Your EME/QSE Certificate may not be acceptable?
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Are EME/QSE Certificates Acceptable?
The question is:
If an EME were to get a formal BEE certificate, instead of a sworn affidavit, would it be acceptable?
The Amended BEE Codes stated: “An EME is only required to obtain a sworn affidavit…” and “A QSE is only required to obtain a sworn affidavit” (if 51% or more black owned).
The intention was to save small businesses the costs of getting a verified certificate. The dti minister once mentioned that cost savings were up to R40 000 (an exaggeration, but a point nevertheless).
The word “only” in the codes could be interpreted to imply that nothing more is necessary, ie a certificate. Some people see it referring to “solely”, ie no other method such as a verified certificate is acceptable.
In August 2016 the BEE Commission put out a practice guide stating that “an EME is merely required to issue a sworn affidavit”. “Merely” implies that nothing more is required, but a certificate is not absolutely wrong to supply. However the same practice guide states that no BEE professional will be allowed to issue EME certificates.
The reality is that all SANAS verification agencies will no longer accept BEE certificates unless they are accompanied by a sworn affidavit for EMEs and black owned QSEs .
Two other points need to be made:
- An affidavit is an important document. A person who makes an untruthful statement in an affidavit is guilty of perjury and can be prosecuted. A simple certificate that turns out to be untrue is an offense in terms of the B-BBEE Amendment Act. It is probably easier to prosecute perjury, than the BEE Act.
- Key principle 2.6 of the BEE Amended Codes states: “Any representation made by an Entity about its B-BBEE compliance must be supported by suitable evidence or documentation. A Measured Entity that does not provide evidence or documentation supporting any initiative must not receive any recognition for that initiative.”. This clearly implies that any BEE certificate or sworn affidavit must have supporting evidence, or at least supporting evidence should be available. In the context of an EME or QSE, the entity may need a letter from their accountant confirming the turnover and black ownership levels, or any other suitable evidence.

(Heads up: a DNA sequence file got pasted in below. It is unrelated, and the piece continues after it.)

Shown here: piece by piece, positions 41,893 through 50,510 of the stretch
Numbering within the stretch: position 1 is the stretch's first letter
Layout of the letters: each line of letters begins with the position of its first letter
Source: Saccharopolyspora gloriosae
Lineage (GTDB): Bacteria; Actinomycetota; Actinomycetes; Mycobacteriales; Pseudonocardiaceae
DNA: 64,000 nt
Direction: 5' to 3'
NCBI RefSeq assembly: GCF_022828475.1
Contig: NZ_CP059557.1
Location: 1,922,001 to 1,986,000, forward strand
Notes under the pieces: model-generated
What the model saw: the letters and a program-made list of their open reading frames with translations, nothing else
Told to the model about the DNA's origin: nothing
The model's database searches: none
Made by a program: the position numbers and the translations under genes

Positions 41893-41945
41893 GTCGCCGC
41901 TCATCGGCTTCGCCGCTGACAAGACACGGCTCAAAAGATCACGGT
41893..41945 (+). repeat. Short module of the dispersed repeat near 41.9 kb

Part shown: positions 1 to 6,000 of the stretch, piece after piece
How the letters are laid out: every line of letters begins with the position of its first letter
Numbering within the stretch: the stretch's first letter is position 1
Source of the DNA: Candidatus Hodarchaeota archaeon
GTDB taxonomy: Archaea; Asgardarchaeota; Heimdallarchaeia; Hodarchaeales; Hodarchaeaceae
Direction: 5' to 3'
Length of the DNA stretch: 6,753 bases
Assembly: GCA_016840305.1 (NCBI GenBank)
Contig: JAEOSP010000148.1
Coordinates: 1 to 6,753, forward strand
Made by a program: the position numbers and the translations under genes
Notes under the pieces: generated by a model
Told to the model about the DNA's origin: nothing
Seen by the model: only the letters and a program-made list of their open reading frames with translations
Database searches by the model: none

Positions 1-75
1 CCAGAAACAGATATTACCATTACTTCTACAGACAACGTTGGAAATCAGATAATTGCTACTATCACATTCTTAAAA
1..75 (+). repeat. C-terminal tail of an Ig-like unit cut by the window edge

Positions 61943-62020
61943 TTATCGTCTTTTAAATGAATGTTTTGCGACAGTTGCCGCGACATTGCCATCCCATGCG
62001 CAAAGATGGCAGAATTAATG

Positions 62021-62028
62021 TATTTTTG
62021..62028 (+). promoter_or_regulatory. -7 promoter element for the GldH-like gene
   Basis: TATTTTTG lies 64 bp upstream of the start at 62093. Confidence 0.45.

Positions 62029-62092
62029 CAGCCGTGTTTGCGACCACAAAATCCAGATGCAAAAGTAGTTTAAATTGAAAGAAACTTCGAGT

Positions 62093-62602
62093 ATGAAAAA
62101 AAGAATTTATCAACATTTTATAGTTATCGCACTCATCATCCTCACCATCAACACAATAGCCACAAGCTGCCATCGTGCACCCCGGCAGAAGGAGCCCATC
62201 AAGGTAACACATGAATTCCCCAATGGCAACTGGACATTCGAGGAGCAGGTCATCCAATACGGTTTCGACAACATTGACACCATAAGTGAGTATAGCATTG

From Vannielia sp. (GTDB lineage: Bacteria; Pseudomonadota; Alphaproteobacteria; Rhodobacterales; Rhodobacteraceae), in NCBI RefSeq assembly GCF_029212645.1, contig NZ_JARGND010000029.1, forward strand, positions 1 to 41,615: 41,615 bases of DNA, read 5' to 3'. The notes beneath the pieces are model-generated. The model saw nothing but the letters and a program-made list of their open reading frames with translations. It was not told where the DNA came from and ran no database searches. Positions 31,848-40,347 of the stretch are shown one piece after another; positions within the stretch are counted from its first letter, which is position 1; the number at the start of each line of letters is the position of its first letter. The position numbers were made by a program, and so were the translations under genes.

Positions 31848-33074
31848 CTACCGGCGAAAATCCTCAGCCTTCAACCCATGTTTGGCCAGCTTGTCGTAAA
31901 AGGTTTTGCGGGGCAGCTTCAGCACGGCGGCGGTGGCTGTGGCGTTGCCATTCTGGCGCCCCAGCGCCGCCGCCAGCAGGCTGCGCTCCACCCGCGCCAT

If your company is given an EME/QSE certificate, the entity should also supply you with an EME/QSE affidavit where applicable. They should know that the certificate is not required. If the EME issues a sworn affidavit be aware that if it is not true they are guilty of perjury – even if they are unaware of the specific rules. Accepting and using an invalid affidavit for procurement is also a problem. The codes require accuracy and correct information. Verification agencies routinely reject certificates and affidavits that they view as incorrect, costing valuable procurement points.
It is important to know the rules before signing a sworn affidavit. The rules are (unnecessarily) complex, but this does not absolve a company from getting it right. Some of the questions to be asked are:
- Which sector do you fall into? Thresholds differ depending on the sector code you follow. For example, a PR company in the MAC sector has a turnover threshold of R5m for EMEs. Using the wrong sector code is an offence.
- What is your true black ownership? If you used the modified flow-through principle to reach 51% black ownership, the BEE Commission has issued a practice guide stating that the modified flow-through principle MAY NOT be used to gain enhanced recognition status.
- In any event, 51% black-owned has its own specific definition – 51% voting rights, 51% economic interest AND all the points for Net Value.
Ignorance of these rules and signing an incorrect sworn affidavit will not only disqualify the affidavit but could also result in prosecution.
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